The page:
• Recommit to rapidly closing Guantánamo, and make clear that many of the men there were detained in error. It is by now well established, including by former administration officials, that the majority of the prisoners at Guantánamo should never have been detained. If President Obama were to exercise leadership and acknowledge this, it would help create the political atmosphere necessary to close the prison.

• Charge or release the men detained at Guantánamo.  In 2004 and 2008, the U.S. Supreme Court ruled that the prisoners at Guantánamo may challenge their detention in U.S. federal court by means of habeas petitions.  Since then, federal judges have ruled in the great majority of cases that the government lacked evidence sufficient to justify the continued detention of the petitioners.  Other men at Guantánamo have been cleared for release by the U.S. government’s own Guantánamo Review Task Force, which consists of representatives from every government agency with a stake in the matter, including the Department of Justice, the Department of Defense, and the CIA. All men ultimately cleared for release by the courts or the government should be immediately repatriated or resettled, and all others should be formally charged and tried in a fair and open proceeding. 

• Abandon any plan for indefinite detention. The Obama administration has declared it will hold approximately 50 of the men at Guantánamo indefinitely without charge or trial, and plans to formalize indefinite detention through an executive order. The official justification is that these men are “too dangerous” to release but “not feasible” to prosecute, purportedly because there is not sufficient evidence against them that meets the minimum standards of any court; because their trials could compromise intelligence-gathering; or because detainees could challenge evidence obtained through coercion. But federal courts are fully capable of dealing with sensitive evidence, and if the government only has tainted evidence against a detainee, then the only evidence it has is both illegal and unreliable, and does not justify continued detention. The administration’s plan for indefinite detention constitutes a system of pre-emptive incarceration based on the alleged probability of future crime, and not on verifiable past conduct. This plan is flatly inconsistent with the rule of law and should be rejected.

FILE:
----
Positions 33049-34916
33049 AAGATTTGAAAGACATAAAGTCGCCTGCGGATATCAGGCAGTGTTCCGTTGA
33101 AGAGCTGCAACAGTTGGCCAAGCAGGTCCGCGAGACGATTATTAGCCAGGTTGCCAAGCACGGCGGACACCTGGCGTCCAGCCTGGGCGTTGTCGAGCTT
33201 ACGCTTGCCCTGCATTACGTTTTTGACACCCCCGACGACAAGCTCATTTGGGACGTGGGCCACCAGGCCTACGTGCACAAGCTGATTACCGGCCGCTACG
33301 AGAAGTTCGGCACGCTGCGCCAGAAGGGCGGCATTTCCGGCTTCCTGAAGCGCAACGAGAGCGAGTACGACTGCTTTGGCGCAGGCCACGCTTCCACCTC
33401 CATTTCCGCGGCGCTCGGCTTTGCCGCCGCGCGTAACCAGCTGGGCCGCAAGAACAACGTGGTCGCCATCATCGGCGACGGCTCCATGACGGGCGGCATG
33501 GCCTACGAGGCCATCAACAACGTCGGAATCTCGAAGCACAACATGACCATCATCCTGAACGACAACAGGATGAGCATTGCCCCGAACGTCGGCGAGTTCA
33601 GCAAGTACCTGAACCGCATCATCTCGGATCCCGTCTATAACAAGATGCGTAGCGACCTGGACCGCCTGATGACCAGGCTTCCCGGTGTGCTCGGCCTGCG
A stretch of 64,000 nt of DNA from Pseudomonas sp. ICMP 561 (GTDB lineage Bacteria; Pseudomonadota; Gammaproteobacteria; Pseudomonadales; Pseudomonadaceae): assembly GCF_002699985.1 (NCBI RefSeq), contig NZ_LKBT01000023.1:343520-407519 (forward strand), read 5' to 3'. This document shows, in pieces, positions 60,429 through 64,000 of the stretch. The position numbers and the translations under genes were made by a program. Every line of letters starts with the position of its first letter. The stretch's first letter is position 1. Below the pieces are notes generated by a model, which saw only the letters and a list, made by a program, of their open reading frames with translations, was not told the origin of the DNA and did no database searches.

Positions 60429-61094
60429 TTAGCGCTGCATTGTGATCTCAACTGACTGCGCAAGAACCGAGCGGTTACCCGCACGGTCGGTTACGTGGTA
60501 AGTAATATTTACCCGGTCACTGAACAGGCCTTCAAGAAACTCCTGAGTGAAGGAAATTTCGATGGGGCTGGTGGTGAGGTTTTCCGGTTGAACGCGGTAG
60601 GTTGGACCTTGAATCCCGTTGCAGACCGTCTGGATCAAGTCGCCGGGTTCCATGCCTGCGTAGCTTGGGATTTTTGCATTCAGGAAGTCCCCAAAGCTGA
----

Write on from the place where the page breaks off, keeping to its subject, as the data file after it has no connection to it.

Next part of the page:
• Lift the blanket ban on all repatriations to Yemen. The Obama administration must end its indefinite suspension of all repatriations of Yemeni men at Guantánamo and allow those who have won their habeas cases or been cleared for release by the U.S. government’s own extensive Guantánamo Review Task Force to go home. The Yemeni men, like all detainees, must be individually evaluated on the basis of what they have done, not punished based on their nationality or the alleged actions of others.

• Cease forcible repatriations of men whose safety is threatened by transfer. There are men at Guantánamo who have expressed a strong fear of returning to their countries of origin and who should not be repatriated where there is reason to believe they may be at risk on their return. No detainee should be transferred to a state where credible risks exist to his safety.